Thirty years is a long time to pay down a single debt. Still, this remains a popular mortgage term as many new homeowners opt for monthly affordability over what is potentially a significant reduction of the cost of the loan (primarily, interest paid over the life of the loan) on a 10 or 15-year mortgage. In many cases, this is out of necessity due to family income at the time or other looming financial goals and obligations. With that said, just because you close on a 30-year mortgage doesn’t mean you have to be locked into paying for a full 30 years. Today, we’ll discuss some tactics you may employ to both shrink your loan term and the total amount you will pay for it.
While the amount you pay every month may be the same, the breakdown between principal and interest changes over time. As you make each payment, a progressively larger portion goes toward principal, increasing ownership in your home, with less going toward interest. As such, it is often advantageous to fast track your mortgage payments on the path to true homeownership. There are several ways to accomplish this without drastically changing your payment plan.
Add to Your Monthly Payment
One steady way of getting ahead of the repayment schedule is to tack on a little more to your monthly mortgage payment than is required. To help ensure you stay on track and on budget, simply divide your monthly mortgage payment by twelve and add this 1/12 additional amount to each monthly payment. This extra monthly payment on an annual basis can take months or even years off of the overall term of the loan, depending on your remaining balance and payment amount. But, in order for this to work, you'll need to ensure that your loan has no prepayment restrictions and that the additional amounts go to the payment of outstanding principal.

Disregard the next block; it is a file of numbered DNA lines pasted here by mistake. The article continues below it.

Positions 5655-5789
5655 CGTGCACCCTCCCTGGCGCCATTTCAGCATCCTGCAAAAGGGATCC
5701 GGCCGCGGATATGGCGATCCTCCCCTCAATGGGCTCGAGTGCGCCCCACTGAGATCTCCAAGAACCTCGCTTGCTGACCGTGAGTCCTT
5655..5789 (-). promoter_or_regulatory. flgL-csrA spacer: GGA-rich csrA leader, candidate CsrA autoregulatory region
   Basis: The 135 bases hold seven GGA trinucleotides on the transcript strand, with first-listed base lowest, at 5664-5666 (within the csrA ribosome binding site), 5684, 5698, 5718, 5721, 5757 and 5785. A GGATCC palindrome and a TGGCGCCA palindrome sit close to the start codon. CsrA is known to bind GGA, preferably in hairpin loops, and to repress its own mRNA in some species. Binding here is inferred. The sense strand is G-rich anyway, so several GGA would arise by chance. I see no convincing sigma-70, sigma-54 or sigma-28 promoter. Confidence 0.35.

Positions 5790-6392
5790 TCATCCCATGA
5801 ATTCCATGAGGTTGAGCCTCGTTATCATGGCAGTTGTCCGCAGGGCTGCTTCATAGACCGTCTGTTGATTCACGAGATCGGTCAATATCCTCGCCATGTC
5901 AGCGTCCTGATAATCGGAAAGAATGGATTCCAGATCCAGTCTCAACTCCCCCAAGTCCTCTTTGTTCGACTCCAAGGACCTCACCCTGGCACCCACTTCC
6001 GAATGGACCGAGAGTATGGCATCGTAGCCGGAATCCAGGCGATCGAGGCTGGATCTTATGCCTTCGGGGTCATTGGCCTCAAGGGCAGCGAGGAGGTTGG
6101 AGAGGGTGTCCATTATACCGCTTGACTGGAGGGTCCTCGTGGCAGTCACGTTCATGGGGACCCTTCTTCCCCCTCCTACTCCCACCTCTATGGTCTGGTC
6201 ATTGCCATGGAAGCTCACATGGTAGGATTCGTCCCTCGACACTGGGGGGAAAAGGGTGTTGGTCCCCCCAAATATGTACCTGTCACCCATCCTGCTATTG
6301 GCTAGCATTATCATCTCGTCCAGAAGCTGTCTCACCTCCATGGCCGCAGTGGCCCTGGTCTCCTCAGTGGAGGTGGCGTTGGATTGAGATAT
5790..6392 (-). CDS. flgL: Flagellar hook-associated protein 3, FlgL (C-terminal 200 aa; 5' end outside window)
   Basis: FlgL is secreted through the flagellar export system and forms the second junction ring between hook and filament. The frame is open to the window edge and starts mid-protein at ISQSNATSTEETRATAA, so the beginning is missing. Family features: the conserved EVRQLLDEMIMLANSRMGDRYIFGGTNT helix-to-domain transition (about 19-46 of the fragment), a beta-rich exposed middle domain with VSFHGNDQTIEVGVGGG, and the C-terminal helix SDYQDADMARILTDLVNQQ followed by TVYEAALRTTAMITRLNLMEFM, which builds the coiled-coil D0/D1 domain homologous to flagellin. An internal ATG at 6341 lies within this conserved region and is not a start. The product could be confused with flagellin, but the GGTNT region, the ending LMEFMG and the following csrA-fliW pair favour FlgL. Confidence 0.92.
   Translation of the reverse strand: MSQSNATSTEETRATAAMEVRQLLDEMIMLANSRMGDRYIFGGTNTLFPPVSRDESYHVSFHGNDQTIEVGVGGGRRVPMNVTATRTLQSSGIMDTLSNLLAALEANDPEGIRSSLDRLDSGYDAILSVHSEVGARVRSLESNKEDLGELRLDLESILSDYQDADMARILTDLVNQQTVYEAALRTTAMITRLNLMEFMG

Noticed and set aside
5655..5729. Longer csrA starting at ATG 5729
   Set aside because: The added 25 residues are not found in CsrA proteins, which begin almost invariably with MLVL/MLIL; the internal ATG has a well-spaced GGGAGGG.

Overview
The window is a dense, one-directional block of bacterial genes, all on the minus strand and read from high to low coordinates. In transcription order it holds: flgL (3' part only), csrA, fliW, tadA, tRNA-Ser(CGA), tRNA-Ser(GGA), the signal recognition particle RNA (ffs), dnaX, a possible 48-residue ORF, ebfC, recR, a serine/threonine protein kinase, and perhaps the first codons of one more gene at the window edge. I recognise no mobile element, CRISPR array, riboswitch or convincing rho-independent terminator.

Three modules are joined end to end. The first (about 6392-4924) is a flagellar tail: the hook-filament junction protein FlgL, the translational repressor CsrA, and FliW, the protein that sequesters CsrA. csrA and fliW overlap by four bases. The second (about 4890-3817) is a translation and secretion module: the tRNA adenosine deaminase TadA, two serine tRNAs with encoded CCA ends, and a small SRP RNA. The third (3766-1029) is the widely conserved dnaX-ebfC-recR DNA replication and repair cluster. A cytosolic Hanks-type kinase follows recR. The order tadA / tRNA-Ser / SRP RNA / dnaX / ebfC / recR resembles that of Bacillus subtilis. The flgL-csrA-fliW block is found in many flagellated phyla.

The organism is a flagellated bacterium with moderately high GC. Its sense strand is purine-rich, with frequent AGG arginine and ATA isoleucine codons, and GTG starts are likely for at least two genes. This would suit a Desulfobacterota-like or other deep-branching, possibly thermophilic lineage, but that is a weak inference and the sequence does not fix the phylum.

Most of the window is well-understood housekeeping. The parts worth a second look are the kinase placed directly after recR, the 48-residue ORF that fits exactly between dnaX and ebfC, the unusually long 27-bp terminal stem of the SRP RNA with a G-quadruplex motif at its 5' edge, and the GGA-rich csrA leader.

Lump Sum Pay Downs
If more frequent payments aren’t feasible, consider a “lump sum pay down” or, in other words, one large payment to reduce the principal balance of your loan. You’ll need to consult with your servicer to ensure there is no prepayment penalty or other prepayment restrictions on your loan, but it can certainly be worth the conversation. If there is little to no penalty and no other restrictions, you can look to take advantage of additional funds such as your tax refund, an inheritance or annual bonus to knock down more of your loan. Even taking a portion of any extra funds equal to a monthly payment and applying it to the mortgage balance will save on interest over time. If you decide to move forward, make sure to ensure with your servicer that the additional funds you’ve provided are to be applied towards principal.
Refinancing Versus Simulating the Effects of a Refinance
Refinancing into a shorter term loan, including moving from a 30-year to a 15-year means that while your monthly payment size increases, you’ll be paying less in interest over the long term and paying off your loan faster in the process. Another benefit of an actual refinance is that you’ll often be offered a lower interest rate. Alternatively, increasing the frequency or amount of your existing mortgage payments can mimic this effect, while still maintaining financial flexibility to drop down to your original payment amount in case an emergency arises. Life happens, and the last thing you want to do is force yourself into a higher payment than you may be able to afford if faced with a financial setback.
While there are several ways to accelerate the amortization of a mortgage without a refinance, payment guidelines vary from servicer to servicer. The first step in shortening the loan term is to verify the rules with your servicer. Additionally, lenders oftentimes offer amortization calculators that will demonstrate the potential savings from either an additional principal amount each month or a lump sum principal payment. In all cases, it is important to ensure funds are accurately applied so that any additional principal truly goes towards shortening the term of the loan.